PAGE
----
Posts

View from the Top banner

DEGNZ President Howard Taylor signs off.

I am retiring from my role as president of the DEGNZ. Going, but not quite gone. As required by the constitution, I will be continuing as a board member for another year to ensure a smooth transition.

I regard being on the Board of the Guild an honour and a privilege. It is also a lot of work – as my fellow board members will attest. However, I believe that giving back in this way to the industry that has given me such a wonderful career is the least we can do.

I have been on the Board since we set the Guild up 25 years ago and I have been president for five years. I turned the role down twice because I felt, rightly or wrongly, that while I had spent a lifetime in the world of television, I was not familiar enough with the film world. That changed when, having written a feature film screenplay, I took part in a year-long course in international co-production of features. The new-found knowledge gave me the confidence to finally say yes to the role of president.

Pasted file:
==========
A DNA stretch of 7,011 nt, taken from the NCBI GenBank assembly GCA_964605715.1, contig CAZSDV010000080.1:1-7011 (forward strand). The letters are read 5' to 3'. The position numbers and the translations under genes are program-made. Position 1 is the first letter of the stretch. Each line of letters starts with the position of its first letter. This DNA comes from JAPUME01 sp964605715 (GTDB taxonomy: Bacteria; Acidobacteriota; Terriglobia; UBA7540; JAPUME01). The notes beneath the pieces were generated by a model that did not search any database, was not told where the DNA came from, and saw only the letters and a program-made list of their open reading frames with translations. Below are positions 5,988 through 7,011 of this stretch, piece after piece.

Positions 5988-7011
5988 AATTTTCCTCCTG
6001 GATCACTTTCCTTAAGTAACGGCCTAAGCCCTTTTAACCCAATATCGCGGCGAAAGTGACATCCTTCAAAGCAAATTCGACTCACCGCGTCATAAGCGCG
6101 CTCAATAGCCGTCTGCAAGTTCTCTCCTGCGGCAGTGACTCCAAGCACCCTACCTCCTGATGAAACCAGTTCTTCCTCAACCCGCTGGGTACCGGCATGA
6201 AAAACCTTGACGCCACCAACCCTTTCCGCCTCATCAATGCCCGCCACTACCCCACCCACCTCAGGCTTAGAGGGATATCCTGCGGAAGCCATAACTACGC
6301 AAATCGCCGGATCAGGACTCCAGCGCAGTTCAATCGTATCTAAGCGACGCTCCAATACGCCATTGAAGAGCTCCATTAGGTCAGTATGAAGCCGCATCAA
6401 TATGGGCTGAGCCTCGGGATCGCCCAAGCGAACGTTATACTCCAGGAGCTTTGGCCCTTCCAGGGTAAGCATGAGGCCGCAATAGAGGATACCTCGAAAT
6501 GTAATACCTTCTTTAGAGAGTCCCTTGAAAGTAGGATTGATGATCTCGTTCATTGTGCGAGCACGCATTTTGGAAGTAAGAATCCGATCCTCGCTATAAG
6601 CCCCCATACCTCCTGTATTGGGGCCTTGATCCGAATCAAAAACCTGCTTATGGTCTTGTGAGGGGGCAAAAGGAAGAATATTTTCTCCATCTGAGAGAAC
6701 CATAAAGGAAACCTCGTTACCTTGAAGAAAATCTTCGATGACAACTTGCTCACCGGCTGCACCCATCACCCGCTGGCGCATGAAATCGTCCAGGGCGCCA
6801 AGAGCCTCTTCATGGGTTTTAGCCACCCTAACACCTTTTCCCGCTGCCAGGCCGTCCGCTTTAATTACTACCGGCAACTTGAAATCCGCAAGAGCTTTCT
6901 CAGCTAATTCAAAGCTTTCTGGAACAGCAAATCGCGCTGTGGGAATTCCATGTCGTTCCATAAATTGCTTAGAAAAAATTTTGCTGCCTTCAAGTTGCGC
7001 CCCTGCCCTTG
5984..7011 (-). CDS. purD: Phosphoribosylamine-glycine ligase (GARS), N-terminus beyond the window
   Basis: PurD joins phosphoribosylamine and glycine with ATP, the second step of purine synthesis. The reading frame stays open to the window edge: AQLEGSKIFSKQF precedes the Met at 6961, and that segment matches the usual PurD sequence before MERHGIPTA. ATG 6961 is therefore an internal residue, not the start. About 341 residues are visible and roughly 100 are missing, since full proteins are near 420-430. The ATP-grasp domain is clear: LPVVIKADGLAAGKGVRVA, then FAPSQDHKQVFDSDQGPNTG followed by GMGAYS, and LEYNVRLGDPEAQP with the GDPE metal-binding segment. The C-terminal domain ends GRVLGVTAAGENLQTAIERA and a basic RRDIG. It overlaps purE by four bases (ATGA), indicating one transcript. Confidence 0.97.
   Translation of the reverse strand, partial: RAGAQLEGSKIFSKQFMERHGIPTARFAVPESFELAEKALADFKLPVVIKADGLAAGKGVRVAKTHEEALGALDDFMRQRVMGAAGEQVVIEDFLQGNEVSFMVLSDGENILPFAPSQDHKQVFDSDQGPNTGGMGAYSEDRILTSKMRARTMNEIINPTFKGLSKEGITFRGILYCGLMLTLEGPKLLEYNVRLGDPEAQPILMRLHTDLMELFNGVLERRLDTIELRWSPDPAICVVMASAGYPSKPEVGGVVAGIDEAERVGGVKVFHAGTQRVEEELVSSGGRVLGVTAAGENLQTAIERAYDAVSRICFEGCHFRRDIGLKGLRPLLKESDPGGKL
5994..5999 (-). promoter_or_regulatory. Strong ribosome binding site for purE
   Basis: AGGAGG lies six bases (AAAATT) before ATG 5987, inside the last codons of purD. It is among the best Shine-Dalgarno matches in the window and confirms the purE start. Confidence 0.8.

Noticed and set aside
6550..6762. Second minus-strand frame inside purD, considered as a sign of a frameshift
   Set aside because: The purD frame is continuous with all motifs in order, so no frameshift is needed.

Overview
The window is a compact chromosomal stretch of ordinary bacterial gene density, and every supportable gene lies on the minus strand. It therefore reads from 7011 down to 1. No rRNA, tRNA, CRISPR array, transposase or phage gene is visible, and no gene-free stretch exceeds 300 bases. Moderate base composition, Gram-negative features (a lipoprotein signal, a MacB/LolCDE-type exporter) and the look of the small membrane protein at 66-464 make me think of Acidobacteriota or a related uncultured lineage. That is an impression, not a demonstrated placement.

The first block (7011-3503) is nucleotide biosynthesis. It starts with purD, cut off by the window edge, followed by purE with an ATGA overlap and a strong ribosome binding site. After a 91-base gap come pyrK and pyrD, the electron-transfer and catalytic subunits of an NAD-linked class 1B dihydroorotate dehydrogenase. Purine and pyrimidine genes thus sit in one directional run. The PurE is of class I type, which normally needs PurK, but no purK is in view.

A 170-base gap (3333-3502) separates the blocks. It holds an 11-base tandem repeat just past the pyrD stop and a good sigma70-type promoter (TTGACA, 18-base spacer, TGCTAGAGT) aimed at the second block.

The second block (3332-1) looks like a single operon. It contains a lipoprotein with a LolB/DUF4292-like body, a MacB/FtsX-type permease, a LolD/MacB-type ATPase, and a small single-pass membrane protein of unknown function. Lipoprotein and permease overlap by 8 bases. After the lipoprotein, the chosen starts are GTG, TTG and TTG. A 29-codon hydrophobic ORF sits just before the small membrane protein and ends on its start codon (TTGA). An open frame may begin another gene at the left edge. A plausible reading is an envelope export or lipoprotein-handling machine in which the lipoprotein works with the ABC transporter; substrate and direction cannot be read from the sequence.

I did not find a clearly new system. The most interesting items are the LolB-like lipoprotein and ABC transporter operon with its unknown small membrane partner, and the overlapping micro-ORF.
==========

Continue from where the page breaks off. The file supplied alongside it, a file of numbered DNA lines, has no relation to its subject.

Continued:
I am a great believer in Guilds and the role they play in the industry. The lobbying we do on our members behalf is very often unseen. There is a tendency for government and industry bodies like the NZFC to listen to producers and either forget the creatives or assume that producers speak for everyone. The voice of the director (and editor) in the debates that arise is vital.

While it would be wonderful for us all to have the freedom implied by the fact that film is an artform, we are constrained by the pressures of the commercial world. Those pressures impact us directly as an erosion of conditions and fees. The Guild has a key role in protecting what we currently have and promoting improvements. This will be tested when we put on our Union hat and go into negotiation with SPADA to negotiate minimum rates and conditions as set out in the new Screen Industry Worker legislation.